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The Caspian Summit: a question of semantics?

03 October 2014 [09:35] - TODAY.AZ

By Claude Salhani

Senior editor of the English service of Trend Agency

At the base of the issues dividing the five countries that share the Caspian Sea is a question of semantics before everything else. Is the body of water being shared by Azerbaijan, Iran, Russia, Kazakhstan and Turkmenistan a sea or a lake?


What does it matter and what difference does it make?

Apparently it does matter. It matters a lot. International protocol over agreements differs greatly over mining rights between a sea and a lake. It matters little if the body of water in question is one and the same.

The legal status of the Caspian will decide whether it is a sea or a lake. If the Caspian Sea gains the status of a lake, its waters will be equally divided into five sectors. The status of the sea gives each of the five countries to have the right to exploit the resources in the territorial waters, the amount of which will depend on the length of its coastline. In this case, Iran will be in the most disadvantaged situation, while the greatest benefit will go to Kazakhstan.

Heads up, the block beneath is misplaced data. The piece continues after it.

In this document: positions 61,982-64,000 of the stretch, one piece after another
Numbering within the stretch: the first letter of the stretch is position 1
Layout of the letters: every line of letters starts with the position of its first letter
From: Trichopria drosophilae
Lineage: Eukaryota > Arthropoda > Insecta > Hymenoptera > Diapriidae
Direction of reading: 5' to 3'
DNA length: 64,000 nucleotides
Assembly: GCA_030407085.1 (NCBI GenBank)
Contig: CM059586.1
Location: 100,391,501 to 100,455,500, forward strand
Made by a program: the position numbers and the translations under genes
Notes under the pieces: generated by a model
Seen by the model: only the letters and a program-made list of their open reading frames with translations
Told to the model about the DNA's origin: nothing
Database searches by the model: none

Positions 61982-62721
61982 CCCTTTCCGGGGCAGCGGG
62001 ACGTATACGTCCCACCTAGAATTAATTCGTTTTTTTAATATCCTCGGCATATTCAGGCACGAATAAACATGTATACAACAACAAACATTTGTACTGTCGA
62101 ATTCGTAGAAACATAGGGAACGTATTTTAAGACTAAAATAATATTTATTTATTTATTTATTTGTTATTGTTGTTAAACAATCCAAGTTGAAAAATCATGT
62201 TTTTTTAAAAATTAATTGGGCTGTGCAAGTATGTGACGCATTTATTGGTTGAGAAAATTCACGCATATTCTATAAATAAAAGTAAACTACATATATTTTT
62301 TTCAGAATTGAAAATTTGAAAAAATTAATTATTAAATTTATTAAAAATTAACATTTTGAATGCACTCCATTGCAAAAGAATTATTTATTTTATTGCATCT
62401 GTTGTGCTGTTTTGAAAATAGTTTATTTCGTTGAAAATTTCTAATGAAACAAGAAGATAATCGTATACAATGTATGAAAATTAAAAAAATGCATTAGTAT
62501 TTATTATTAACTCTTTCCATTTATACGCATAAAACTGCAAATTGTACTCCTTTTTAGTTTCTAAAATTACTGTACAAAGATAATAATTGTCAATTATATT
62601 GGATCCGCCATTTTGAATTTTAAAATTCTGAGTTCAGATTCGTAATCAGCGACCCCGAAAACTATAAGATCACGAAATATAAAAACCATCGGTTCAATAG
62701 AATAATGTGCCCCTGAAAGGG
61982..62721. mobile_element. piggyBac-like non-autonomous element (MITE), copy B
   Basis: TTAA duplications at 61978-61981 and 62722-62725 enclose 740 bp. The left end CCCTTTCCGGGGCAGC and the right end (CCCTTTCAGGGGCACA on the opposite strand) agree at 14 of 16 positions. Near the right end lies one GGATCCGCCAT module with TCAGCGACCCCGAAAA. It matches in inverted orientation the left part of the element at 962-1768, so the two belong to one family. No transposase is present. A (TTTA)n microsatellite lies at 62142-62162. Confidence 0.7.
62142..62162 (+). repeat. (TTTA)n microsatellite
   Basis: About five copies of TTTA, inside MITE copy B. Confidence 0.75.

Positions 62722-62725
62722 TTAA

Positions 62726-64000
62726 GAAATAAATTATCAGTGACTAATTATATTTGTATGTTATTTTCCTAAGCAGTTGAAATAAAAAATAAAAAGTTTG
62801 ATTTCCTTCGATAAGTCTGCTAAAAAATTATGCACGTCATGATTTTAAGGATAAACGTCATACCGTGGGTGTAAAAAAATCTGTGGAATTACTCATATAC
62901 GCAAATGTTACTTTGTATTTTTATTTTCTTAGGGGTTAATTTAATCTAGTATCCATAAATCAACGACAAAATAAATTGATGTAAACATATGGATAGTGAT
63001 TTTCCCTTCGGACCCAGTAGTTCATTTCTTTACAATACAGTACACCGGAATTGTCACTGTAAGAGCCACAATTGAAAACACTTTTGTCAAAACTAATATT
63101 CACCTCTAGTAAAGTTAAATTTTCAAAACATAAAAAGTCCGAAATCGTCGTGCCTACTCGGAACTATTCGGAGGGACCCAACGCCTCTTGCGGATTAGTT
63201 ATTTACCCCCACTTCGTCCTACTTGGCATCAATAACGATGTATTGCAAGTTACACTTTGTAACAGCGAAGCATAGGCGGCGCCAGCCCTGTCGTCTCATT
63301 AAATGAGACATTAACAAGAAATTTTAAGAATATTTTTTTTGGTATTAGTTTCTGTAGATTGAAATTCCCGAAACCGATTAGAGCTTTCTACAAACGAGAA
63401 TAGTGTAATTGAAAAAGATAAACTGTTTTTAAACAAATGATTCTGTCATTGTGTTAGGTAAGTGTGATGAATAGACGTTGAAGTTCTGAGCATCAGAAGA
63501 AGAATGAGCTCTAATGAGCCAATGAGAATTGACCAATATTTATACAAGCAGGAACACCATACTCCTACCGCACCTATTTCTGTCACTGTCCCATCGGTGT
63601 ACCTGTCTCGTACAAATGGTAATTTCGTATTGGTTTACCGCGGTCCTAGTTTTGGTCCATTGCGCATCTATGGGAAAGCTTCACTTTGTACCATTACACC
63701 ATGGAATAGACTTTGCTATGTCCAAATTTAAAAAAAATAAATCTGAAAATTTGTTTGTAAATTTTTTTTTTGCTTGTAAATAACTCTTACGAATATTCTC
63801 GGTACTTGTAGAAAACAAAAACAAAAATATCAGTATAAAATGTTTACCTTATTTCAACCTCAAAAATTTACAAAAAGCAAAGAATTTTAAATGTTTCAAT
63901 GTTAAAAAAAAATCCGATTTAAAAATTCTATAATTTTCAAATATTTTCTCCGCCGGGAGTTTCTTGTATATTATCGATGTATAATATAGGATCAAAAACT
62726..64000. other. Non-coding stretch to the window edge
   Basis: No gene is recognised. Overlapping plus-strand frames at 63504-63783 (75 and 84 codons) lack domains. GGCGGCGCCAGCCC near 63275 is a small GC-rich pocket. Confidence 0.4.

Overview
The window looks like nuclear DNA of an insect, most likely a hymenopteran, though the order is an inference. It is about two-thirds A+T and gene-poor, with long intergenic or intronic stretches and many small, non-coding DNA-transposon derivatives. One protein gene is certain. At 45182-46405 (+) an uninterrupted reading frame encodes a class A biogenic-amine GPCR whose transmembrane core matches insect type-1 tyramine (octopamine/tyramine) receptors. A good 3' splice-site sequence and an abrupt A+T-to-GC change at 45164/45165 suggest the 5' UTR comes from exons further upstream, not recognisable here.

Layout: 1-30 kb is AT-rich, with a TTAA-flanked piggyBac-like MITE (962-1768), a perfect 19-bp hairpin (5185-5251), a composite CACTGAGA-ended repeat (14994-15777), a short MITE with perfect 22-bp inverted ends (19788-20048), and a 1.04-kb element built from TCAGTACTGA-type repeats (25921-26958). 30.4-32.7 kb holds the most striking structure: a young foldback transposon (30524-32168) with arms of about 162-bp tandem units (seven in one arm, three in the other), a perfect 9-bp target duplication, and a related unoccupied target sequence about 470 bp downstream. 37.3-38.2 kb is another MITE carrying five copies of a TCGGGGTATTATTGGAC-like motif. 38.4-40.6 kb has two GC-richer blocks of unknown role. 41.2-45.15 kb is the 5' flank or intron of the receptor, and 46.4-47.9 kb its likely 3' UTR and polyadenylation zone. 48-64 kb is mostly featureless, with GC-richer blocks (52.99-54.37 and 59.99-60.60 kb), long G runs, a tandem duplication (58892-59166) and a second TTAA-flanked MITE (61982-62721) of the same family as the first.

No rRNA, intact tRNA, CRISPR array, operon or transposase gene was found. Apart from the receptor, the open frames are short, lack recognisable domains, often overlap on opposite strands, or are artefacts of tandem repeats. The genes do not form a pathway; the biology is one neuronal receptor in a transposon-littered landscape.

Let us not forget what the Caspian represents: the worlds second most oil and gas-rich piece of real estate in the world after the Gulf region.

As long as the countries in question get to mine for the oil and gas found in the southern part of the body of water they could call it a sea, a lake, an ocean or even a bathtub for all the difference it would make.

The summit was a breakthrough "in bringing the Caspian littoral countries' positions together," Azerbaijani President Ilham Aliyev said following the summit. No doubt the Azerbaijani president believes there has been a breakthrough. But did the Astrakhan meeting really achieve this breakthrough? A breakthrough means that someone at the negotiating table had to make a reasonable compromise.

This summit, according to the unanimous opinion of all parties, was the turning point in the talks on the status of the Caspian Sea. After many years of talks the five managed to agree upon key principles of the sea's status. As the heads of the five states said, the parties agreed on the principles of cooperation and inked a political statement, which precedes the signing of a convention on the legal status of the Caspian Sea. The test will come at the next summit in Kazakhstan in 2016.



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